You can continue to iterate the tab application by creating a new click handler, however at that point it might be worthwhile to start with the extension code instead of working in the error console.
Jetpack for Thunderbird
In the hopefully not too distant future Thunderbird will gain Jetpack as it’s new extension model and it will be no longer necessary for add-ons like this these be created but instead a simple Jetpack which can do the same things without restarts or complicated installs.
Lately I’ve been working a lot on the Thunderbird add-ons developers user experience. Often times designers don’t get to work on developer experiences because developers tend to do those pieces themselves without much design. With a lot of others I’ve spent a good amount of time working on the whole experience of development, docs, and extension types so hopefully the Thunderbird 3 add-on developer experience will be significantly better.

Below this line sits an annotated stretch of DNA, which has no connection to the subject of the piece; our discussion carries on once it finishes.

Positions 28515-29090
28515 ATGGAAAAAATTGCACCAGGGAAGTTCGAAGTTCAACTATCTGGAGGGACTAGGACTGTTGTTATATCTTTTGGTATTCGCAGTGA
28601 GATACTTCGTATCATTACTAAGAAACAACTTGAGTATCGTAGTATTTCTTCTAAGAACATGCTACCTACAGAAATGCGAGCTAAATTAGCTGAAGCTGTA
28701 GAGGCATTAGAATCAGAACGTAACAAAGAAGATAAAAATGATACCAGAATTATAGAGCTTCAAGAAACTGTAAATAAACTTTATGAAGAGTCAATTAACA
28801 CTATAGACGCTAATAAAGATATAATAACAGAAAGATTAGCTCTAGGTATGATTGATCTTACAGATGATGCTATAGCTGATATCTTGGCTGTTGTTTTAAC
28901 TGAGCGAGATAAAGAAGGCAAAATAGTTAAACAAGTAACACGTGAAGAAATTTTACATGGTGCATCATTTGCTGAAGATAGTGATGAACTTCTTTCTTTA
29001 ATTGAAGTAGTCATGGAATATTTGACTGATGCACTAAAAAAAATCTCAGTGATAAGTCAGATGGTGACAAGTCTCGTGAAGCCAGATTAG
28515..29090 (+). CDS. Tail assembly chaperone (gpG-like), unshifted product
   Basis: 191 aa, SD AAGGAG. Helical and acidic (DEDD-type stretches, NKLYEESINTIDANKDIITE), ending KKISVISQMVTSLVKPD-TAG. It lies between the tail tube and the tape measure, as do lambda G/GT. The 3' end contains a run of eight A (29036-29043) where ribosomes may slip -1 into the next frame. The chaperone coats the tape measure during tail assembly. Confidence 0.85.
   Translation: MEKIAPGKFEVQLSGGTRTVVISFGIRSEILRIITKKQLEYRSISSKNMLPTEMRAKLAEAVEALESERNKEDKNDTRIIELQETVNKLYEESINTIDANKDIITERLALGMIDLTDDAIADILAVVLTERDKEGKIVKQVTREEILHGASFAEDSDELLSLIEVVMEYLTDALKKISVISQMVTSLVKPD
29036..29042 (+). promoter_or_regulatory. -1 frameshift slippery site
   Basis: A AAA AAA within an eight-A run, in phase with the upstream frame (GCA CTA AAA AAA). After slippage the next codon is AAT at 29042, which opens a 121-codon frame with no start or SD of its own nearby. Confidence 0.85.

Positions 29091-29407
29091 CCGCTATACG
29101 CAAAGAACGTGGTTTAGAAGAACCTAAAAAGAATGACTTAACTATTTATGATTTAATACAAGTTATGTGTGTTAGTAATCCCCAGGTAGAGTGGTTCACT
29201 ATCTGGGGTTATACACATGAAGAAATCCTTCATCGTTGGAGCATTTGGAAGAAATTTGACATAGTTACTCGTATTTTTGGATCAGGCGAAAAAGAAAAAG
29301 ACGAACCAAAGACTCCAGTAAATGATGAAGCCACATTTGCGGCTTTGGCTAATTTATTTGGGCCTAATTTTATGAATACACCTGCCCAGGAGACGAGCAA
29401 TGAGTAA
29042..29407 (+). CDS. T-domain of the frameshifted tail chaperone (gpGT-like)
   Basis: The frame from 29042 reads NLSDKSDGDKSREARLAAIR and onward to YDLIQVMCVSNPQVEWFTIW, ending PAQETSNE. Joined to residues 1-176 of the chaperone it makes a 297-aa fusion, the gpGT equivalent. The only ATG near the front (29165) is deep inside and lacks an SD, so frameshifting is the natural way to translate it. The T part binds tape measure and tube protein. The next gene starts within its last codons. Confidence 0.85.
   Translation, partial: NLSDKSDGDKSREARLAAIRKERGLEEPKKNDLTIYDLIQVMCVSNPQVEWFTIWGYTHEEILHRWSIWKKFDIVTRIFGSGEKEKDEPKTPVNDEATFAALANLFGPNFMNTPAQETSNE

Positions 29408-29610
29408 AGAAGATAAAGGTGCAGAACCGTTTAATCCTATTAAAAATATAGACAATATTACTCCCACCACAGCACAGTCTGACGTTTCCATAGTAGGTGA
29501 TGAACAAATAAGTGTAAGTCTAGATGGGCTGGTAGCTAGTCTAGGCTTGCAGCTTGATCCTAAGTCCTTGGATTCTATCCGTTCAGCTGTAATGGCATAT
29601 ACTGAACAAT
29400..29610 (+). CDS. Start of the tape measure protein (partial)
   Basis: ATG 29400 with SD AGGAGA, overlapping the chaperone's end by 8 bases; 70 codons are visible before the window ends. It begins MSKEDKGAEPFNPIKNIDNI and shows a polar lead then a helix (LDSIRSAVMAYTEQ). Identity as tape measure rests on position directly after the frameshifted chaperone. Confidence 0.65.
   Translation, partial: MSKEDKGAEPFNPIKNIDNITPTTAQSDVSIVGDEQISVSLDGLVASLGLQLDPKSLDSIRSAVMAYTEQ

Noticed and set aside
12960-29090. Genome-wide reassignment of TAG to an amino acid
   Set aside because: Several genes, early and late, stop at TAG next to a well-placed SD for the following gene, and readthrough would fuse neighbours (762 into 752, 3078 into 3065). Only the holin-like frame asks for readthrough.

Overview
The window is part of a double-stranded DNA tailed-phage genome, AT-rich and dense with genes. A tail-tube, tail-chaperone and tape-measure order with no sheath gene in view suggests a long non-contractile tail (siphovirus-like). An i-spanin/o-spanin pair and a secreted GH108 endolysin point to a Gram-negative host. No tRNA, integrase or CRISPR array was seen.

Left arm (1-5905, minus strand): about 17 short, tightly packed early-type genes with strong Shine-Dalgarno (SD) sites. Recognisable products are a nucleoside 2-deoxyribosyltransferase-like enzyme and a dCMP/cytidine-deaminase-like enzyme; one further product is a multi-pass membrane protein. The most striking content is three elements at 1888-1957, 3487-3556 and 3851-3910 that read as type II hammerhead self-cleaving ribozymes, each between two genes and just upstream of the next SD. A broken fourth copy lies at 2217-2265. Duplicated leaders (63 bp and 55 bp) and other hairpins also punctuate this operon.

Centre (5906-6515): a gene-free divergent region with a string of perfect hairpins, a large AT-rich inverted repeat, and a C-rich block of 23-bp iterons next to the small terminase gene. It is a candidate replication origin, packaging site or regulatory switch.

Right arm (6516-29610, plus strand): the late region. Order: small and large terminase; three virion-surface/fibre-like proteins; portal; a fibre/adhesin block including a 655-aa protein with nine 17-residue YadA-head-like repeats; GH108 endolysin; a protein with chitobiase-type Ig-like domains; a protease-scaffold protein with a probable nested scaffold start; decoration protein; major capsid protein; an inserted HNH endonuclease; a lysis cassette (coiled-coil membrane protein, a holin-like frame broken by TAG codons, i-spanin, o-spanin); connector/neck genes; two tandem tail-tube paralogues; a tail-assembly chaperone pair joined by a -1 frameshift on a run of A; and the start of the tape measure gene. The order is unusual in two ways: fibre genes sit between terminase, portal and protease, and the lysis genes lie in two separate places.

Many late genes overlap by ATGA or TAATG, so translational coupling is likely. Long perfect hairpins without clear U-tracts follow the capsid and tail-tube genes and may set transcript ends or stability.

To get into the user experience of an add-on developer I recently made a Jetpack, Bugzilla Air Traffic Control, to examine what it is like to develop inside Jetpack. I’ve also been creating a number of example extensions that take advantage of the new code that has landed in Thunderbird recently and learn the pitfalls of extension development.
To demonstrate the awesome interactiveness that I didn’t add to my email extension I also have a pure HTML demo available. Try out the email cube test demo for yourself. This demo requires Firefox 3.5, go get it if you don’t have it.
If you’re asking “why email in a cube,?” then I’ll ask you why not? This demo reminds me that Thunderbird has all the same Firefox goodness that’s coming out in 3.5 but we have yet to take advantage of much of it. Hopefully as we make more progress in the coming months we’ll do just that.
And if you’re asking yourself… Is this what Bryan gets paid to do? Well then we’re asking ourselves the same question; though I don’t think I’m referring to myself in the third person.